According to figures reported by John Clayton, the Cards are currently set to come in around $720,000 above the 2013 salary cap. That means at the very least there will be some restructuring to do. To have any flexibility for free agents or the like will take some paperwork. That’s why, beyond Kevin Kolb’s injuries, it will be important to try and restructure his deal (his cap number is around $13 million this coming season), or extend safety Kerry Rhodes ($6M), or make a call on linebacker Stewart Bradley ($6.5M). The cap numbers of Larry Fitzgerald (more than $10M), Darnell Dockett ($7.7M) and Adrian Wilson (more than $5M) also could be looked at in some way, shape or form.
Cap space can be found quickly if necessary, and it doesn’t have to be at the cost of losing a player outright, necessarily. Sometimes it just is a matter of shifting contract language. But there is little question there is work to be done.
Most cap space to come, according to Clayton? The Bengals, with more than $55 million. The least? The Jets, at more than $19M on the negative side.
Tags: Adrian Wilson, Bengals, Darnell Dockett, Jets, Kerry Rhodes, Kevin Kolb, Larry Fitzgerald, salary cap, Stewart Bradley
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The combination of a 5-11 record and change with both the general manager and head coach usually leads to one thing: Roster turnover. Of course, none of that happens until the new GM and head coach are in place, and that isn’t happening tomorrow.
(Reiterating from Michael Bidwill on Monday: “It’s not going to move at lightning speed. You don’t want it to, because you learn a lot during your due diligence period.” Remember that concept.)
In the meantime, there are things to speculate upon. With that, here is my annual overview of the roster and where players stand contract-wise heading into the offseason. Free agency begins at 2 p.m. Arizona time on March 12. Until then, the Cardinals have the ability to re-sign any of their own players set to hit the market. With the shift in giving all draft picks at least four-year contracts, the shrinking of the restricted free agent market continues; the only RFA the Cards have is linebacker Brandon Williams, who was so far off the radar after being waived-injured back after training camp that he didn’t appear on the roster.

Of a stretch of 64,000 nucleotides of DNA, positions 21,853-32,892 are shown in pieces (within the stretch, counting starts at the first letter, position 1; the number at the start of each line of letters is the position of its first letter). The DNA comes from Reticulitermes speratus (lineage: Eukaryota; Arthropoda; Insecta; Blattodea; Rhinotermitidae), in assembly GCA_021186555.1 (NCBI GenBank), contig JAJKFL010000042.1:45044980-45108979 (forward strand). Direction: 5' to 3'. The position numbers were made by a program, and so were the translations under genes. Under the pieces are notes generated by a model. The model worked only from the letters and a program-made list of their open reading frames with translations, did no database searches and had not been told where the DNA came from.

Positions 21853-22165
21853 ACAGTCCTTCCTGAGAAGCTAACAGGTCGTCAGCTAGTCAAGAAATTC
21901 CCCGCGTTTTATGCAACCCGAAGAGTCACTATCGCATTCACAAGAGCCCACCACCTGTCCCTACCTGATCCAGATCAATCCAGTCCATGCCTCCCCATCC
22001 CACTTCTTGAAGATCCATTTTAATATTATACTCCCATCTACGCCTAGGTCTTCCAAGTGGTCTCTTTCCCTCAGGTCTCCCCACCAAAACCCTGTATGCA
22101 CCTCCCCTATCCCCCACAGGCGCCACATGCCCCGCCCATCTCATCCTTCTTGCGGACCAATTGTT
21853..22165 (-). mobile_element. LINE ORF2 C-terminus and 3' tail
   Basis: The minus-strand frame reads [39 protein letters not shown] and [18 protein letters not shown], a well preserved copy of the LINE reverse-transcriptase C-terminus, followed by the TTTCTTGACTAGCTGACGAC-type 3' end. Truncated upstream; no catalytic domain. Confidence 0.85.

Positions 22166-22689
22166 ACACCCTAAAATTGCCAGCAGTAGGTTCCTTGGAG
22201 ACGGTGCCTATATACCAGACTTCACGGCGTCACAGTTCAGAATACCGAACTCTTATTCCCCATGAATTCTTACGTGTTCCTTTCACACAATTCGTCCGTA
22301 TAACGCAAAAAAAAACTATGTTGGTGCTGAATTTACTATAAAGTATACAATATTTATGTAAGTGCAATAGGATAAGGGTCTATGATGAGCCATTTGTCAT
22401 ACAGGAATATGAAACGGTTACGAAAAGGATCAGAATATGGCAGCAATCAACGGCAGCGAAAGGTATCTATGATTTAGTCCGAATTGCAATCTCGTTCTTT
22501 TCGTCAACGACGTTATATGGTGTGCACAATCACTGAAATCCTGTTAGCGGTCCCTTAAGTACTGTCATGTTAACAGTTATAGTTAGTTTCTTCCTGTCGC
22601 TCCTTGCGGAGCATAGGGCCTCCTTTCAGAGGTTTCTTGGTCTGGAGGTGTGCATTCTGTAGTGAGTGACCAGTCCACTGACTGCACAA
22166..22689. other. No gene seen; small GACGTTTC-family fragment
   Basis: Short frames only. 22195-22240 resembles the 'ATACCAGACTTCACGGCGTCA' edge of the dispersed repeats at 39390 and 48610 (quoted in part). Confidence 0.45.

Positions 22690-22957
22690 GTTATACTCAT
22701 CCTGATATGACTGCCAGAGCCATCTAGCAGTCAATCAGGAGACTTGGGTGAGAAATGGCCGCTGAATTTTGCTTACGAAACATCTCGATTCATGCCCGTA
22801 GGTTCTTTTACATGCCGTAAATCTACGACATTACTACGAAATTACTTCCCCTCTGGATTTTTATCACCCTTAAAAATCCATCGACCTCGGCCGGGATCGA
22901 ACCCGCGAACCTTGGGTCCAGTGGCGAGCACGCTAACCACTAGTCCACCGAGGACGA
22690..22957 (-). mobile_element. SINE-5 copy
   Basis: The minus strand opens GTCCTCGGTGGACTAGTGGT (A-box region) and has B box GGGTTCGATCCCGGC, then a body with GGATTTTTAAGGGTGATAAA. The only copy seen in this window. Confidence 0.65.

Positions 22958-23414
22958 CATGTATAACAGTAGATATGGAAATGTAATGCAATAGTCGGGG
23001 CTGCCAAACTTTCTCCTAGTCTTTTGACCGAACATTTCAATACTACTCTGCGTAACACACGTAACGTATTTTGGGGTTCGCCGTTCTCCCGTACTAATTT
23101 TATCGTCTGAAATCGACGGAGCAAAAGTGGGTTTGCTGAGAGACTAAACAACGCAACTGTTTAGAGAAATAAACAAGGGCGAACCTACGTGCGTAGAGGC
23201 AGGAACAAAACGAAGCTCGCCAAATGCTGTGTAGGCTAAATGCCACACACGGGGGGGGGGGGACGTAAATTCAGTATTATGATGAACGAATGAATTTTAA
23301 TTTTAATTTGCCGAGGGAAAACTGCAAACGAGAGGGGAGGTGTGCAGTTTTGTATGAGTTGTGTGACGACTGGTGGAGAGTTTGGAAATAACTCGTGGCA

There are some key decisions to make:
— In terms of unrestricted free agents, it seems probable that all of them would choose to at least reach the market. At this point, there is probably nothing to lose, and would want to see their market value. The Cardinals need to figure out whether they want to lock down these guys. Of the 13 unrestricted guys on the market, the most intriguing include safety Rashad Johnson (given the looming decision on Adrian Wilson), linebacker Quentin Groves, running back LaRod Stephens-Howling, linebacker Paris Lenon and cornerback Greg Toler. I would not be shocked, especially with roster change, to see any of them leave. Lenon’s age works against him. Johnson’s future may be tied to whomever is coach.
— Of the players under contract, money may dictate change. We’ve covered QB Kevin Kolb’s situation plenty, but that will have to be figured out. I think the Cardinals would like to extend safety Kerry Rhodes, who has one more season, but he’s also due a $4.5 million salary and a $1 million reporting bonus next year and that might be too pricey for the team. I’d think they’d want to extend Rhodes and restructure the deal. He may end up in a Wilson situation from camp. Speaking of Wilson, does the team bring him back for a 13th season? That too may depend on the new decision-makers. Wilson is due a roster bonus in March so we may know soon. Curious to know what the Cards do with running back Beanie Wells, if anything.
Lots of questions like that. Obviously I’ve barely touched on most of them. It’s difficult to get too much of a read on them until those making the choices are in place. I think there are going to be plenty of comings and goings, and it won’t just be relegated to the coaching and GM searches.
Tags: Adrian Wilson, Beanie Wells, Brandon Williams, Greg Toler, Kerry Rhodes, Kevin Kolb, LaRod Stephens-Howling, Michael Bidwill, Paris Lenon, Quentin Groves, Rashad Johnson
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Linebacker Daryl Washington, snubbed for the Pro Bowl Wednesday, is still chasing his 10th sack of the season. Notching one more would not only tie the franchise mark for sacks by a linebacker, but also make him the first guy with 10 since Bertrand Berry had 14.5 in 2004 and the first Cardinal ever to have 100 tackles and 10 sacks. Of course, Washington as been stuck with nine sacks since getting one against the Rams Nov. 25. Chasing down mobile 49ers quarterback Colin Kaepernick for one might not be easy. Washington did have two sacks the last time the Cards played the 49ers, but at that point, Alex Smith was still playing QB for San Francisco.